News story

Government and charity sector commit to boost Payroll giving

Payroll giving allows UK tax payers to donate to charities straight from their wages or pension on a tax-free basis.

This was published under the 2010 to 2015 Conservative and Liberal Democrat coalition government

Priti Patel signs the memorandum of understanding.
Priti Patel signs the memorandum of understanding.

The government today (Tuesday 24 March) signed an agreement with charity representatives and payroll giving agencies to raise payroll giving’s performance and profile, and enable charities to make best use of the scheme.

Payroll giving allows UK tax payers to donate to charities straight from their wages or pension on a tax-free basis. Payroll giving agencies then collect donations and pay out the money to charities.

Today’s payroll giving memorandum of understanding aims to increase transparency and clarity in information sharing between the government, charities and payroll giving agencies, so charities improve their payroll giving programmes and ultimately increase donations.

The memorandum includes an agreement to work towards a standardised disbursement report provided by payroll giving agencies to charities.

Currently, charities can receive reports from multiple agencies in different formats. As part of the memorandum, agencies will now start standardising their formats towards an agreed template to reduce the administration costs for charities and increase clarity.

The memorandum also includes a commitment to help charities find out the most successful avenues for recruiting donors. Payroll giving agencies will submit their donation figures to a database via an online portal. The data will then be collated and presented into a report, which will be available online.

Exchequer Secretary to the Treasury, Priti Patel, said:

Charities provide an invaluable contribution to our society and receive strong support from the government including tax relief on donations.

Payroll Giving is one of the most effective ways for donors to give money to good causes on a tax-free basis, and more than a million donors use the scheme each year.

The government has consistently supported ways that make it easier for people to give and this agreement will help charities and agencies get the most out of the payroll giving scheme to help more money go to good causes.

Chief Executive of the Institute of Fundraising, Peter Lewis, said:

We welcome the introduction of this memorandum of understanding for payroll giving.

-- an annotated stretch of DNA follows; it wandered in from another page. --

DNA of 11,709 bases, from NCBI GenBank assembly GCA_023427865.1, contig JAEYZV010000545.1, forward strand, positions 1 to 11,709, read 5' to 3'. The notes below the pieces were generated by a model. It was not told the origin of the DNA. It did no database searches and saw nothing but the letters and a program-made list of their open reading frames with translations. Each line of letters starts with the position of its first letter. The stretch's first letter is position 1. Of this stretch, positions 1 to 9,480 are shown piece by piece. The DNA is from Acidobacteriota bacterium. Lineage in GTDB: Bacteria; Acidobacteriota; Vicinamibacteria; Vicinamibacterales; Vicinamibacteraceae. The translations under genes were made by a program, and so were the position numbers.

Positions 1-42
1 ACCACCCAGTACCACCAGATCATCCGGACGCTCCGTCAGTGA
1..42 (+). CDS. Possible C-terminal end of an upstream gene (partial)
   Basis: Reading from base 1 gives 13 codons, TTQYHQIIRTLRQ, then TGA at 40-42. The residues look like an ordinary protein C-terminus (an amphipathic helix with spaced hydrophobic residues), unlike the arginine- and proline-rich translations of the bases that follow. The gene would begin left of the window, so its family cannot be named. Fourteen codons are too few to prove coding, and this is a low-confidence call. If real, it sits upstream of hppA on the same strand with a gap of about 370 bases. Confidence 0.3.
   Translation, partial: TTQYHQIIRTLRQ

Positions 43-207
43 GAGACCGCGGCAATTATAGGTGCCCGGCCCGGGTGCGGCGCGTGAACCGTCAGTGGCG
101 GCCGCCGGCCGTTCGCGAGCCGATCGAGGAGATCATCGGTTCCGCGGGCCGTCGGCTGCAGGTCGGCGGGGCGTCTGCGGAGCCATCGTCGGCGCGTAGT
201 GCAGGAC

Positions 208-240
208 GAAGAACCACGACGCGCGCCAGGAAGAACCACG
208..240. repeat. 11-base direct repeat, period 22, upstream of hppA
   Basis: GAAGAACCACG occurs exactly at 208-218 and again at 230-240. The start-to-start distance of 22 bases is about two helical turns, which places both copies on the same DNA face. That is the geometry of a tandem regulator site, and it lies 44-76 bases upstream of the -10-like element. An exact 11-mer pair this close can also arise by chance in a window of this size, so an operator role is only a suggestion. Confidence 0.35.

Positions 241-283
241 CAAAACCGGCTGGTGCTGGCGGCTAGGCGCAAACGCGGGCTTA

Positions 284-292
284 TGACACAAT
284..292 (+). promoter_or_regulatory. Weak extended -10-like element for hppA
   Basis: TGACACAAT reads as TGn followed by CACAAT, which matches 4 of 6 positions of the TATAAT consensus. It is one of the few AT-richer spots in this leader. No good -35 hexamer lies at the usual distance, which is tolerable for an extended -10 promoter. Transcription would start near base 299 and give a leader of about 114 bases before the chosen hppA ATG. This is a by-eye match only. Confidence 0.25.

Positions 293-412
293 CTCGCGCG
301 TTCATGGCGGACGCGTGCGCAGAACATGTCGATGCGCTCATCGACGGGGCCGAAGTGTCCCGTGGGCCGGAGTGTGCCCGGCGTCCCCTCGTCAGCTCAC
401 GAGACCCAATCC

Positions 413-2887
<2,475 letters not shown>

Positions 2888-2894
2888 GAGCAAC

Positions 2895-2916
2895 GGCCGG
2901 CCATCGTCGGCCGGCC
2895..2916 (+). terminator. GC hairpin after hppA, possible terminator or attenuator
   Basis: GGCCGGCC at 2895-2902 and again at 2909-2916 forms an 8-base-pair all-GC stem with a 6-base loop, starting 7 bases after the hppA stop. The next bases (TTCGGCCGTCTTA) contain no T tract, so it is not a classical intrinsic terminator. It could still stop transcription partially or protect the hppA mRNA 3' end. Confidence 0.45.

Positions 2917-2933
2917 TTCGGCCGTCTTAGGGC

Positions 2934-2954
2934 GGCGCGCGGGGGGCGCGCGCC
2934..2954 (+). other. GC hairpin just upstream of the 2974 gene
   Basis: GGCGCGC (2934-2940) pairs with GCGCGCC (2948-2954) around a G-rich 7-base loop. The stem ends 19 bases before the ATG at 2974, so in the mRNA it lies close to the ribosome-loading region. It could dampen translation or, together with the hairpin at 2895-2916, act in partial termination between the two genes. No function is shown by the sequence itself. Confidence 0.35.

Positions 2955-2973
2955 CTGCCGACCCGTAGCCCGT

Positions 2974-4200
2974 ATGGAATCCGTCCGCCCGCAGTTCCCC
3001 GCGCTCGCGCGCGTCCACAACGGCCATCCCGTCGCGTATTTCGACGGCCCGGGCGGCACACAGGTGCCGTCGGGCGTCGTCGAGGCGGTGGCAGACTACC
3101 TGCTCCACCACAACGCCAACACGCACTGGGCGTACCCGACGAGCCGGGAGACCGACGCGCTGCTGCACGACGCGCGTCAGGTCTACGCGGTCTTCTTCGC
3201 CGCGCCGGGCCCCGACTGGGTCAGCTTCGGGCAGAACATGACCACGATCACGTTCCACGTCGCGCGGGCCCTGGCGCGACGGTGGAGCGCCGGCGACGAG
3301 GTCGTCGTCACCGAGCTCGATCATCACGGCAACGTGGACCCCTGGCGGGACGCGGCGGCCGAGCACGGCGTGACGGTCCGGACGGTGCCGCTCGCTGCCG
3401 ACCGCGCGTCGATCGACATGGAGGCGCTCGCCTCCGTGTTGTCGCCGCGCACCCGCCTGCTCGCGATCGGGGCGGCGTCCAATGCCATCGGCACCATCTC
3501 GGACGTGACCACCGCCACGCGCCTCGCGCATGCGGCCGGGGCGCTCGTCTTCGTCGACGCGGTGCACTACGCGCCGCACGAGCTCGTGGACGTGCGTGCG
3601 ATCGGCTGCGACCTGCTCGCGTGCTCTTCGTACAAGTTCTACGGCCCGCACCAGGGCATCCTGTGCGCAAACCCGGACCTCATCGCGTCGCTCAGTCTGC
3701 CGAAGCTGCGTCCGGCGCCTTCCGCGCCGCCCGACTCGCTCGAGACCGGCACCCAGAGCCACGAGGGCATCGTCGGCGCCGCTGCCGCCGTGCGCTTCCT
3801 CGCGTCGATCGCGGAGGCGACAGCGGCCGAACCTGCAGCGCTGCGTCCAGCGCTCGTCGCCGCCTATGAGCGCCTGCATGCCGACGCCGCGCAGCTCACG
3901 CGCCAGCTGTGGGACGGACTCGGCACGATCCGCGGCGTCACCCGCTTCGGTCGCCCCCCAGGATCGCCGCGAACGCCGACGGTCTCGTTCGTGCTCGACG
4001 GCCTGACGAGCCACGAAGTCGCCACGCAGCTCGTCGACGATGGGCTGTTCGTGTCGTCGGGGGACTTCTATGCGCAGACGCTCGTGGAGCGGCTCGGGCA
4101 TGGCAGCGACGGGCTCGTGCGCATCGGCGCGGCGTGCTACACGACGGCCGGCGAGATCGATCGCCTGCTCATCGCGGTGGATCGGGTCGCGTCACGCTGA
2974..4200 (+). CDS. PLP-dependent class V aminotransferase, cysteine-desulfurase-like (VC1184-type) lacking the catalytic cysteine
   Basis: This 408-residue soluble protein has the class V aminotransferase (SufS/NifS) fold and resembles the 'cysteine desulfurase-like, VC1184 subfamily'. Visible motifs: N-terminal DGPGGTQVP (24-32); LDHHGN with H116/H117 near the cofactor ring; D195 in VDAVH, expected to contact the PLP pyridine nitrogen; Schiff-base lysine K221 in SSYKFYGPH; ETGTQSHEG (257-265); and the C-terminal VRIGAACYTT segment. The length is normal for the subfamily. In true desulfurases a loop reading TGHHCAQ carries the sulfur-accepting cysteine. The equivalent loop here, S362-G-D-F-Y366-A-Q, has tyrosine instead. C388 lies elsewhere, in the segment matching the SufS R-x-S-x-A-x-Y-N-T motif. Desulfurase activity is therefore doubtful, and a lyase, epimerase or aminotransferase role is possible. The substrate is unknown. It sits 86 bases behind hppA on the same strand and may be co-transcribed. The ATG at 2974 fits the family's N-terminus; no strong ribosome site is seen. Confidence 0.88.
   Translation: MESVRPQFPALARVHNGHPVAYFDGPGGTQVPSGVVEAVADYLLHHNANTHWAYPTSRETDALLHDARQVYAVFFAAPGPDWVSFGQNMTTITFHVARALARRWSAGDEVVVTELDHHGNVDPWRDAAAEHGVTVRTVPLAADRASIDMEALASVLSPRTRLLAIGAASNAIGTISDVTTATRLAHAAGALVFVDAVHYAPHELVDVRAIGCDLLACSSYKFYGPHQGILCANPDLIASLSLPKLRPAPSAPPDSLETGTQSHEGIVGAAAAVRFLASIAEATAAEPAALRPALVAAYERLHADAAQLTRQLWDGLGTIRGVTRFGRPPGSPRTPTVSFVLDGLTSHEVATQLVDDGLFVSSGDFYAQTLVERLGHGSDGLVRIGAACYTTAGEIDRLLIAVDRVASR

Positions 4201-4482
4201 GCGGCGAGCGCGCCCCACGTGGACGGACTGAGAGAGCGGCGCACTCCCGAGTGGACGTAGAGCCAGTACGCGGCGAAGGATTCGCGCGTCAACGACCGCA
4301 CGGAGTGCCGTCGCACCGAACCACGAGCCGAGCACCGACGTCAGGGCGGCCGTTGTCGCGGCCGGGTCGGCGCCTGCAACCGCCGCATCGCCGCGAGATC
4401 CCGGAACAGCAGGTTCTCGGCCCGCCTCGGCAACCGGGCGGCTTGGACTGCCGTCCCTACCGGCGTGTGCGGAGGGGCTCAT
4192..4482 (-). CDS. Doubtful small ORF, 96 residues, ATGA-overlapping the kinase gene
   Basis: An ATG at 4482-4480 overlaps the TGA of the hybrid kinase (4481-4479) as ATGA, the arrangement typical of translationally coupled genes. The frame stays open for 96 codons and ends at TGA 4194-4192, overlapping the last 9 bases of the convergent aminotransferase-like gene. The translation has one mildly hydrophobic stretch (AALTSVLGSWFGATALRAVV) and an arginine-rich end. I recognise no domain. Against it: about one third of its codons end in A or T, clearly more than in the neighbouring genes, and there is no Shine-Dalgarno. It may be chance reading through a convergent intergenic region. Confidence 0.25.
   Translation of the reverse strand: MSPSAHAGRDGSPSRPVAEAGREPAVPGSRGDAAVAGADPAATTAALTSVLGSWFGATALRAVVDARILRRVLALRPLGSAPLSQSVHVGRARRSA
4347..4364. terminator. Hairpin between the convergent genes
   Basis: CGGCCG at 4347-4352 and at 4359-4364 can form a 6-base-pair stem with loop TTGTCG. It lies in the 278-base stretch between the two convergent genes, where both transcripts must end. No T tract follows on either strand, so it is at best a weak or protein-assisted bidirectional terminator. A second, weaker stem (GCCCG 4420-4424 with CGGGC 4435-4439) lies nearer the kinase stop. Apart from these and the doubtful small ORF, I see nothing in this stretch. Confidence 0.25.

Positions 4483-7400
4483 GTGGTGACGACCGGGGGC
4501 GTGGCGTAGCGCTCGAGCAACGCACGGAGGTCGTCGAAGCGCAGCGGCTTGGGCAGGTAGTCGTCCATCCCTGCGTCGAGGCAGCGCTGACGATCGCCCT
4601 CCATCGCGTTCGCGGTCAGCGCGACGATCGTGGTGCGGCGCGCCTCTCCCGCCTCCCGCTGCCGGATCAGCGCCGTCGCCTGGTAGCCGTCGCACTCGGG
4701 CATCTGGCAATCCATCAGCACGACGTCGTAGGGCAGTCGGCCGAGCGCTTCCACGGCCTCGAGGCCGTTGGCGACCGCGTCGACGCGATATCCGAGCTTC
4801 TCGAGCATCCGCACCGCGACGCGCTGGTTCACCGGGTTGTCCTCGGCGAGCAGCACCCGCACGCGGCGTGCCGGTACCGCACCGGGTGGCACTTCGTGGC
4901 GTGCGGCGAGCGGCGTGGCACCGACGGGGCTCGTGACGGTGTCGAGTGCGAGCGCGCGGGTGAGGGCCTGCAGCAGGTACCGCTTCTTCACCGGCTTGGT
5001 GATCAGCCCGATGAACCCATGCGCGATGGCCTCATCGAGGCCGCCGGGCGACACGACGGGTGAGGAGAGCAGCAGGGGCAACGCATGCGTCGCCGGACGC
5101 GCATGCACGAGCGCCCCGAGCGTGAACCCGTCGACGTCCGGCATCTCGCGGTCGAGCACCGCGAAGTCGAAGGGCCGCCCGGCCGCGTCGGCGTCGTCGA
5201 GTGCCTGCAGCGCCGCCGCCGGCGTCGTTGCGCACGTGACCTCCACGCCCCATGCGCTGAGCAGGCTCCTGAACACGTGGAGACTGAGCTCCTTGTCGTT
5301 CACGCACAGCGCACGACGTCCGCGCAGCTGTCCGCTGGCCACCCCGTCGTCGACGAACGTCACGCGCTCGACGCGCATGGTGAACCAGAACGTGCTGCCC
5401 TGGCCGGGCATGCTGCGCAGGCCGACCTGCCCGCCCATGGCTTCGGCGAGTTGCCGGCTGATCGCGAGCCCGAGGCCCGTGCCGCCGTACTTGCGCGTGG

Our members have been consistent in their belief that more and better data and transparency in the payroll giving system is needed so that charities and fundraisers are able to grow Payroll Giving income across the UK.

I’m particularly pleased that this memorandum has come about through consultation and engagement with payroll giving agencies and charities talking together and agreeing the terms of the document and the standardised reporting mechanisms.

Payroll Giving is dependent not only on the generosity of employees and the commitment of employers, but also on the successful relationship between charities and payroll giving agencies.

This memorandum will help to standardise that relationship and give everyone a greater depth of information on what’s happening with payroll giving which will allow charities to better plan fundraising campaigns to grow this important source of voluntary income

Payroll Giving Manager at Save the Children and Chair of the Payroll Giving Special Interest Group, Mervi Slade, said:

The IoF Payroll Giving Special Interest Group welcomes the memorandum as the long-awaited first formal agreement between charities and payroll giving agencies.

A standardised approach to payroll disbursement statements will reduce administration, with the potential to provide charities with more information about their supporters.

In turn, this will allow charities to communicate more meaningfully and effectively with their supporters.

We also really look forward to seeing the bigger picture that will emerge from the more in-depth sector-wide annual reporting from the PGAs. The PGSIG and others pushed for this in order to bring greater credibility and transparency to Payroll Giving in the UK.

The government previously consulted on ways to improve payroll giving and its response made several commitments for action including passing regulations to reduce the handover time from 60 to 35 days, which has already come into effect.

The government also committed to a service level agreement (SLA) between PGAs and charities, and this has today been implemented as a memorandum of understanding (MoU).

Published 24 March 2015